– The median firm has modest first day return, but a few firms have several hundred percent.

  • This pattern is found in most developed capital markets
In the U.S., the monthly average correlation of first-day returns is 0.60. Lowry and Schwert (2002).
    • Autocorrelation is worst if “bubble period” (1998-2001) included
    • Every single month from November 1998 to April 2002 had an average first-day return of more than 30%.
possible reasons for under pricing
Possible reasons for under-pricing
  • Selection bias
    • Excess returns are not well-measured. Ritter and Welch (2002) dismiss this idea. Why are not second-day returns also biased?
  • Compensation for investors (Signaling).

– Dynamic game: “leave something on the table” to participate in future projects, Welch (1989); to generate favorable market responses to future dividend announcements, Allen and Faulhaber (1989); or analyst coverage, Chemmanur (1993).

- IPO firms “leave something on the table” as a quality signal.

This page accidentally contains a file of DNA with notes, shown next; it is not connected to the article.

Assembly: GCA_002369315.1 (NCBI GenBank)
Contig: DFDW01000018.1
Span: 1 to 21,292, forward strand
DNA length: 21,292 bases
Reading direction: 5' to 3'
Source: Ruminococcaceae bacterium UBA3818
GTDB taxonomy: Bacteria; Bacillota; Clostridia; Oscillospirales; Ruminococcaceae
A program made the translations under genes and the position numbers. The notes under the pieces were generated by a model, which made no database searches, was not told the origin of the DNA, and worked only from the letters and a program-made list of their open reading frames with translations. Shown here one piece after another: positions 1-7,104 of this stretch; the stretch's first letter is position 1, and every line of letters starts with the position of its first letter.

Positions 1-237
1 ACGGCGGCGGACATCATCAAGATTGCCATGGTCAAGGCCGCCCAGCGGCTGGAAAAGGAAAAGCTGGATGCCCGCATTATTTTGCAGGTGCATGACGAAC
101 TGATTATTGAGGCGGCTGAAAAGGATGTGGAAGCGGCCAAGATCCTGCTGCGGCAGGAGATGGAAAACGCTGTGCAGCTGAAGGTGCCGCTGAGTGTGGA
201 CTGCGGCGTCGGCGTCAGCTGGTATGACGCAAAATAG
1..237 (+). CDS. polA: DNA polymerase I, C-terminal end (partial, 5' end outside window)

– Winner’s Curse: Uniformed investors fear that they will only received full allocation of shares in bad –i.e., overpriced- IPOs (Rock (1986)).

Compensation for underwriters.

– Frequent story: “underwriters provide an difficult to measure service to IPO firm” –for example, consulting, optimistic recommendations. Michaely and Womack (1999).

  • Bookbuilding

- Investors will not thruthfully demand (price and quantity), unless there is some combination of more IPO allocation and underpricing. Benveniste and Spindt (1989), Spatt and Srivastave (1991).

  • Herding/Cascade effects:

– Information cascade: Based on the behavior of others, investors make the same choice, independent of his/her private signal.

– Example: Demand by institutional investors induces less informed investors to “rush in.” Welch (1992), Busaba (1996), Amihud, Hauser and Kirsh (2001), Sharma, Easterwood and Kumar (2006).

Litigation insurance.

– There may be investors’ litigation if stock price drops after the IPO. Tinic (1988) and Lowry and Shu (2002) finds support for this view.

  • Marketing expense

– A “hot” IPO gets a lot of press. For products and/or other financial instruments (stocks, bonds, etc.).

– Habib and Ljungqvist (2001) also argue that underpricing is a substitute for costly marketing expenditures: An extra dollar left on the table reduces other marketing expenses by a dollar.